4 Comments

Filed under Architecture, Business, Construction, Design, Economics, Finance, Geography, Housing, Infrastructure, Media, Name, New Zealand, People, Pet projects, Project management, Property, Public interest, Resource management, Site, Town planning, Transportation, Travesty, Urban design

Uglies: Black-tie at 715 George

Habitable rooms, 715 George St cnr Regent Rd blot 1715 George St, corner Regent Rd, Dunedin

█ Clan Construction Commercial Ltd
http://www.companies.govt.nz/co/4013678

### ODT Online Thu, 10 Dec 2015
Student apartments going up
Construction has begun on six new student apartments at the corner of George St and Regent Rd, Dunedin. The 962sq m triangular-shaped site is owned by Straits International Ltd, and was the site of a service station for about 80 years. The Dunedin City Council has given resource consent for the company to construct four residential units in a two-storey building (block 1) and two residential units in a three-storey building (block 2), thereby creating 22 habitable rooms. Construction is expected to be completed next year.
ODT Link

Comments at ODT Online:

Student apartments
Submitted by Barnaby on Thu, 10/12/2015 – 6:35pm.

No! This was not a service station site for 80 years. There was a beautiful two-storey substantial brick heritage house on this site until about the 1970s. This is just another step in the incremental loss of North End heritage. This shows very poor planning from DCC, making this part of town, and the main street in this case, an ever expanding precinct of badly designed cheaply built high density housing. These will add to the stock of other similar structures forming “North Dunedin’s slums of the future”. Ratepayers’ will probably end up funding the future purchase of such cheap accomodation to mitigate associated social problems and the appalling visual amenity. Very poor city planning indeed.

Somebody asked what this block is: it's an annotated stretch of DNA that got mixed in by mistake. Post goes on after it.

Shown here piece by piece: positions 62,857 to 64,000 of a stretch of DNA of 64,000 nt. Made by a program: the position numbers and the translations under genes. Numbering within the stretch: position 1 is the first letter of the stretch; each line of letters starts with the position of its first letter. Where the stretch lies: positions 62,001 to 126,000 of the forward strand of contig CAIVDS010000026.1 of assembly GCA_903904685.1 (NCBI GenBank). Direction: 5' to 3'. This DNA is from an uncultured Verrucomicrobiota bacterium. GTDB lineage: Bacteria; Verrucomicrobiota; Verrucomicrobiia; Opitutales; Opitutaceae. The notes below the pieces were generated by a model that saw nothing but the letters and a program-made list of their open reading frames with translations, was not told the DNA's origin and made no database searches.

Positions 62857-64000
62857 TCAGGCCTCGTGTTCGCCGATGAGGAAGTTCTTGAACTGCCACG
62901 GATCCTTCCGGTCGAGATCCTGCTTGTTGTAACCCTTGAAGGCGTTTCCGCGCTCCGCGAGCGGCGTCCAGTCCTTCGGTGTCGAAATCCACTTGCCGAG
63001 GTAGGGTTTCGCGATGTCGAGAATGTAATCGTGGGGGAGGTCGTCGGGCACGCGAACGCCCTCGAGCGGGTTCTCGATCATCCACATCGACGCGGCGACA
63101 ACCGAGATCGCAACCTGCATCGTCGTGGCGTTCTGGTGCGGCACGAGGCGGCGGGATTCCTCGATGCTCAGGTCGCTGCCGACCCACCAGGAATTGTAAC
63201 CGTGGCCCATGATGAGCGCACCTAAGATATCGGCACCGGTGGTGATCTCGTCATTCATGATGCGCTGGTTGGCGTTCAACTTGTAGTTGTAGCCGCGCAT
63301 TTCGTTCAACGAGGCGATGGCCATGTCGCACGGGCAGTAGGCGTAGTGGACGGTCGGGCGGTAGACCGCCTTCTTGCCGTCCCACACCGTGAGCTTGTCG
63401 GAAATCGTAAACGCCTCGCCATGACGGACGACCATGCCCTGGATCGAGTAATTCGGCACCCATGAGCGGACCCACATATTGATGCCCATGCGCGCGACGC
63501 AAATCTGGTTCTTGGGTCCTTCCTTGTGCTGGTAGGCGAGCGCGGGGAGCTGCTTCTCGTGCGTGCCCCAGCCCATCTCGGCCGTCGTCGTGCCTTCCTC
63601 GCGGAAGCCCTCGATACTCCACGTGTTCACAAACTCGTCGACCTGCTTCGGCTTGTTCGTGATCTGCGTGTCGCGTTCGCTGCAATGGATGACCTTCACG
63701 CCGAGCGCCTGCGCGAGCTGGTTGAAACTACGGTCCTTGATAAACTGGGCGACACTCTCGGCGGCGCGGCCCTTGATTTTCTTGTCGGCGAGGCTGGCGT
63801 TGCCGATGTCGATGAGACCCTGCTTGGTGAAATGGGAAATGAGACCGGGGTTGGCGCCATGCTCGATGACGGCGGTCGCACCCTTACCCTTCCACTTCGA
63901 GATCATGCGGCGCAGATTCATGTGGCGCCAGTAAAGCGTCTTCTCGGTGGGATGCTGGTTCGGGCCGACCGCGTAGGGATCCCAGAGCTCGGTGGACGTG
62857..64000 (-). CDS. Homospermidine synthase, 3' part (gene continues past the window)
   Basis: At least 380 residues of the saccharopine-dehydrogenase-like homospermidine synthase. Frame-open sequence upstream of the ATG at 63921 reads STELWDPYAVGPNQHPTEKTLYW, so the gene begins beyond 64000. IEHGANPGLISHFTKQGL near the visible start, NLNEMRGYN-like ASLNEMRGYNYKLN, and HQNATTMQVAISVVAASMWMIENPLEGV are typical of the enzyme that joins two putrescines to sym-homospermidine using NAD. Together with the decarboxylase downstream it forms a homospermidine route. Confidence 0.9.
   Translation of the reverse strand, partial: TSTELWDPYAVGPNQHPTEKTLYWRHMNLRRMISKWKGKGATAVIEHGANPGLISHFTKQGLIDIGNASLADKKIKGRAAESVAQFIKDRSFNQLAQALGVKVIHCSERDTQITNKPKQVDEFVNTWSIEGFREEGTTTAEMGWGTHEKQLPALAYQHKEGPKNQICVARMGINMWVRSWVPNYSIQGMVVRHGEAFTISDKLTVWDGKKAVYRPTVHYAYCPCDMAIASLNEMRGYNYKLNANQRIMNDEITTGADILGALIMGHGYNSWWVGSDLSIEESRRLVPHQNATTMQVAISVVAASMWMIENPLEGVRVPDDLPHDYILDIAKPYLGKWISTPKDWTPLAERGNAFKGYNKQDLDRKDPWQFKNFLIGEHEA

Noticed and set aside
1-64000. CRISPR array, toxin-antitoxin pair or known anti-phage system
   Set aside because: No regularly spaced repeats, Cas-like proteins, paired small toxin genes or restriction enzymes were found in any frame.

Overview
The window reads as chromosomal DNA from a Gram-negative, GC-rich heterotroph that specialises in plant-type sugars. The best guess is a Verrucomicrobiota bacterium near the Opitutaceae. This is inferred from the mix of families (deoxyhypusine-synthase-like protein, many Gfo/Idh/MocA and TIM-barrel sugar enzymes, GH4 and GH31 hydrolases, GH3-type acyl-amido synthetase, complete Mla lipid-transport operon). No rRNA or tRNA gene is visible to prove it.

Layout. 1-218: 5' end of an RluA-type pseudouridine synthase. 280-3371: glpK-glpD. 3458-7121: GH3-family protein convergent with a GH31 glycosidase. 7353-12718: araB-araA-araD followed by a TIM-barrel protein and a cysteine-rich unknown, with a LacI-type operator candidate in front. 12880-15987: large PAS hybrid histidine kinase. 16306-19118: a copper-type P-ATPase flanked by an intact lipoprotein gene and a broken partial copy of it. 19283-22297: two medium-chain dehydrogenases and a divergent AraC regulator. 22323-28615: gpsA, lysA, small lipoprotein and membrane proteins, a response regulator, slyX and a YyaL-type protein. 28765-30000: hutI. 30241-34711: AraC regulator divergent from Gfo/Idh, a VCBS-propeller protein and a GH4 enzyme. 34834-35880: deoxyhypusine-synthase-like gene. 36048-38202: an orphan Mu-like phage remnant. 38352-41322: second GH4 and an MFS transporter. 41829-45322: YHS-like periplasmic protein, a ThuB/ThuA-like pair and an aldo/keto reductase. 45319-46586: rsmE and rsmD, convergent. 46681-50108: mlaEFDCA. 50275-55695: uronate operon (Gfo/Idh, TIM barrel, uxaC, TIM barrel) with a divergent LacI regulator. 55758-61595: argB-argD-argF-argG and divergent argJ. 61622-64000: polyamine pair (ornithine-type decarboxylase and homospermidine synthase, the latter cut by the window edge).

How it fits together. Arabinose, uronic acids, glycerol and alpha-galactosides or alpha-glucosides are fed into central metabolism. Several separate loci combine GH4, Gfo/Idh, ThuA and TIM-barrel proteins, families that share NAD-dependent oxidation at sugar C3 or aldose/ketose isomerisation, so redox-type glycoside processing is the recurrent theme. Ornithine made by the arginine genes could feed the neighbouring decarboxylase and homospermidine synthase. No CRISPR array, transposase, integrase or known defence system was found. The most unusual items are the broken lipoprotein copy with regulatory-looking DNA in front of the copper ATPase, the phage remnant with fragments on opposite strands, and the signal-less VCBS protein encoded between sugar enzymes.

Habitable room disasters
Submitted by ej kerr on Fri, 11/12/2015 – 12:43pm.

Prominent George St corner sites are being trashed by the banal. More habitable rooms – No emphasis on good contemporary design, no flair.
This one’s built right to the footpath on the main street, with little modulation and no hint of garden or vertical planting possible, except something to the corner part-screened by the witless bus shelter shoved on its concrete pad.
Given the rich inheritance, where has Dunedin street architecture gone? Where are the design professions? Why so much visual erosion? Where is the NZ Institute of Architects? Why no City Architect Office and independent Urban Design Panel to uphold design values for Dunedin residents and ratepayers?
Ugh! DCC planning fail. DCC urban design fail. DCC district plan fail. When will DCC grow up – to promote sympathetic edgy contemporary architecture and design for major city axials, at the very least. A step up from turning Dunedin into bog city with tawdry gateway approaches.

Related Posts and Comments:
[distasteful]